Front feet are in the rear and the back feet on top.  Look how big and wide the back feet are, like a snowshoe.  Hence, the name

Front feet are in the rear and the back feet on top. Look how big and wide the back feet are, like a snowshoe. Hence, the name

Here’s a photo from January on the flats behind my house.  Where’s all the snow?

This is a large herd of about 350 elk.  No snow in January

This is a large herd of about 350 elk. No snow in January

Here’s a puzzle.  We had a few days of intense snow without a let-up.  During a short let-up of the storm, I took a walk around our woods and discovered this interesting ‘hole’.  It doesn’t go anywhere, but was obviously a temporary snow shelter dug out during the storm just above the base of a tree on a hillside.  The hole measured about 6 or 7 inches across, big enough for a fox or a skunk.  I have seen skunks once here, but they are rare.  So are raccoons at this altitude.  I wondered what could have done this.  All tracks were obliterated by the recent snows.

Hole that doesn't go anywhere dug out for a temporary shelter.

Hole that doesn’t go anywhere dug out for a temporary shelter.

I found bobcat tracks around my house.  Bobcats have become quite rare around here because of intense trapping.  Bobcat pelts can go for up to $1000! and so a lot of newbies want to cash in.  Wyoming has no limit on how many bobcats a person can trap and the season is long, pretty much all winter.  So I set up a camera trap to get some photos.  I’ve never been successful catching photos of bobcats, except the few times I’ve seen them myself.  But instead of catching a bobcat, I caught a shot of this fox.Fox

I understand from some old timers around here that foxes used to be quite rare.  Canines are territorial and will kill other canines in their area.  Wolves kill coyotes, coyotes kill foxes.  I’ve seen foxes quite a lot since I’ve lived here and I think the wolves are keeping the coyotes either ‘in check’ or enough on their toes so that there is room for foxes again.

I discovered a secret game trail that is quite a hike from my house.  An old water diversion ditch, it appeared the wildlife were using it frequently.  I also found a deer kill nearby.  To confirm my suspicions, I set my trail camera up and left it there for 6 weeks.  I got a lot of photos of rabbits, deer, elk, coyotes, and wolves.  Here are a few.  Look at the temperature on the two nighttime wolf photos.  Its -33 degrees!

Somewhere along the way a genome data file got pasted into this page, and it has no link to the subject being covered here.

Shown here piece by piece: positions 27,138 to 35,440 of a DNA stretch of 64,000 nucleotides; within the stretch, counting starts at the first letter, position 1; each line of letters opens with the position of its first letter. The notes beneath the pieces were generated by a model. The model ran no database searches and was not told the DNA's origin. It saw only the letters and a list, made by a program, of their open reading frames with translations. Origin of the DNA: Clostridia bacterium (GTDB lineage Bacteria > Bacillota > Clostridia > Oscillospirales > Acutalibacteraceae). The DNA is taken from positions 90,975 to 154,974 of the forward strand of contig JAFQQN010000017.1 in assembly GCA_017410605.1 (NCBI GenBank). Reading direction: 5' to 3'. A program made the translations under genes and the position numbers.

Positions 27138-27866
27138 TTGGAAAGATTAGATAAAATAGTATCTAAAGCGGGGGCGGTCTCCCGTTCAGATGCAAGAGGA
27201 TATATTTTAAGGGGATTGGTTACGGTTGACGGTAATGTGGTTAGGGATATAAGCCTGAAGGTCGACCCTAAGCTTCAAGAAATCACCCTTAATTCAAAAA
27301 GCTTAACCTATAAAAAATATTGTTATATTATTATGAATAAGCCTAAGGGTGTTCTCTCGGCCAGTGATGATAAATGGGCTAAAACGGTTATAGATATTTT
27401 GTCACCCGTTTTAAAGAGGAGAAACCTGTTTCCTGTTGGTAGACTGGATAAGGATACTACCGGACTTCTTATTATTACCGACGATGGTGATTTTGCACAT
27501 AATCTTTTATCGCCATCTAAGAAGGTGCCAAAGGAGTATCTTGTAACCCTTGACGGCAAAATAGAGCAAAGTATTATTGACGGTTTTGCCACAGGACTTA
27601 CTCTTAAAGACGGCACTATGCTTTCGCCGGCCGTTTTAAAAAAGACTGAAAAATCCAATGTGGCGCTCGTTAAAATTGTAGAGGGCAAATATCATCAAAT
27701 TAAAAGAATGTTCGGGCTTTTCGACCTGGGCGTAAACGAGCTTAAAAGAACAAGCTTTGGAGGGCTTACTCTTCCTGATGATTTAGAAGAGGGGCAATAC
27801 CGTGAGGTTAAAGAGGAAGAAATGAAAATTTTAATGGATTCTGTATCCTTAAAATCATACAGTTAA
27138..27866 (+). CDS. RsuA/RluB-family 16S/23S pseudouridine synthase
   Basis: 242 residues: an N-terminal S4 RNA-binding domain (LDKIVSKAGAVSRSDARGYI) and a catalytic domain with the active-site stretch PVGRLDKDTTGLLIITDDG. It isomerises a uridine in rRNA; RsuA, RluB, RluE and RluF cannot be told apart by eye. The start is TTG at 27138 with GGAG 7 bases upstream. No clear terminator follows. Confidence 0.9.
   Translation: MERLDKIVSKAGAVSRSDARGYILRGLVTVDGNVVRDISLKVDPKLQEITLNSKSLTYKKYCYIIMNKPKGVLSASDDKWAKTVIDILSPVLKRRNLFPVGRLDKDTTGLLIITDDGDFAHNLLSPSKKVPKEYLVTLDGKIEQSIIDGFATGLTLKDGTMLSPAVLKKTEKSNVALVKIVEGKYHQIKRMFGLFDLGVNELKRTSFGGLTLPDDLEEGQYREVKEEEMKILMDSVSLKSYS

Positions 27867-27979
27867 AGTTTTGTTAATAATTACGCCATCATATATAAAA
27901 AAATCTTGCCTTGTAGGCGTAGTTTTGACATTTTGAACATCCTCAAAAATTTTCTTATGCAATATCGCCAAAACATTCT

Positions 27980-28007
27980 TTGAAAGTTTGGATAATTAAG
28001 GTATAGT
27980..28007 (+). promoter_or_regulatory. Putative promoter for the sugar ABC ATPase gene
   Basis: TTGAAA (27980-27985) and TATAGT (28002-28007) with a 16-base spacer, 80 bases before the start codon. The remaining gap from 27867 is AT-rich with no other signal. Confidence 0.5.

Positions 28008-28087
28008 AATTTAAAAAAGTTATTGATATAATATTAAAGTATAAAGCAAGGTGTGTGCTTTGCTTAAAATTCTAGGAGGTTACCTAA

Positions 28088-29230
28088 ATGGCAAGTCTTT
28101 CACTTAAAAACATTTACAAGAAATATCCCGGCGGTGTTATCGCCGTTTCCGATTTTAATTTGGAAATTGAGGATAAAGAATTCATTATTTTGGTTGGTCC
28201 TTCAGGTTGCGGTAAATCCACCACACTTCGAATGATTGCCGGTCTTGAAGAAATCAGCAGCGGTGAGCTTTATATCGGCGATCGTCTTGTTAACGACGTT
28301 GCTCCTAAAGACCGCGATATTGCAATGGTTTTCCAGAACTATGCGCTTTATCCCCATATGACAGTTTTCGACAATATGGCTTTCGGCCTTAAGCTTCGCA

Wolf

Wolf stares into camera

Wolf

Bull elk

Nice Bull Elk

Wolf

see the second set of eyes in the background

I really do live in a special place, right next to Yellowstone National Park!

Wildlife update

Of course this wildlife update could never be completely accurate; its just my own observations and the result of a few conversations.

As I noted in an earlier post, up around Camp Creek where there is a nice mosaic of young and old spruce/doug fir forest plus open meadows, I saw sign of an abundance of Snowshoe hares with a coyote or two hunting them.  But down here in the valley, cottontails are rarely to be found.  Today I saw my first sign of a cottontail in the willows by my house.  But on a walk near the upper bridge where I usually see a lot of sign, there were no bunnies to be seen.  The same is true with the Jackrabbit population in the valley.  Rabbits are subject to boom and bust cycles.  I had thought it had a lot to do with the predator/prey cycle, but my boss at the museum told me its more complicated than that.  In fact, so complicated that scientists don’t really know the cause.  But, one prominent theory is that it actually has to do with plants.  The theory goes that the plants the rabbits eat begin to build up toxins as a defense to over-consumption.  The toxins get so high they eventually cause the massive mortality in the rabbits.  The rabbits that remain of course, are the survivors and have the tolerance they pass on to their little bunnies.  Eventually, the population builds up again.